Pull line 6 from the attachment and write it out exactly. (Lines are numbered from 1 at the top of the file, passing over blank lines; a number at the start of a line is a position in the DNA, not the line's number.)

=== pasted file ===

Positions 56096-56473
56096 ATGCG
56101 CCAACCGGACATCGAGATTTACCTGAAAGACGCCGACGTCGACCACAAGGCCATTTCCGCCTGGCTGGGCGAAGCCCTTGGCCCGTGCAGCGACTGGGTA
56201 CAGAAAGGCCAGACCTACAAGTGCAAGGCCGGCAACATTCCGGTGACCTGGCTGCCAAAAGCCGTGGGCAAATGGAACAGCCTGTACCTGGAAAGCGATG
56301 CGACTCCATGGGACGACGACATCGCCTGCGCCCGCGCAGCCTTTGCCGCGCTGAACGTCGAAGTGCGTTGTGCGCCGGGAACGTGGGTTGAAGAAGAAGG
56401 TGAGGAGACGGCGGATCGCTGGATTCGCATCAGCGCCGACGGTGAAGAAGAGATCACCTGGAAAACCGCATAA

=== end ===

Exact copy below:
56401 TGAGGAGACGGCGGATCGCTGGATTCGCATCAGCGCCGACGGTGAAGAAGAGATCACCTGGAAAACCGCATAA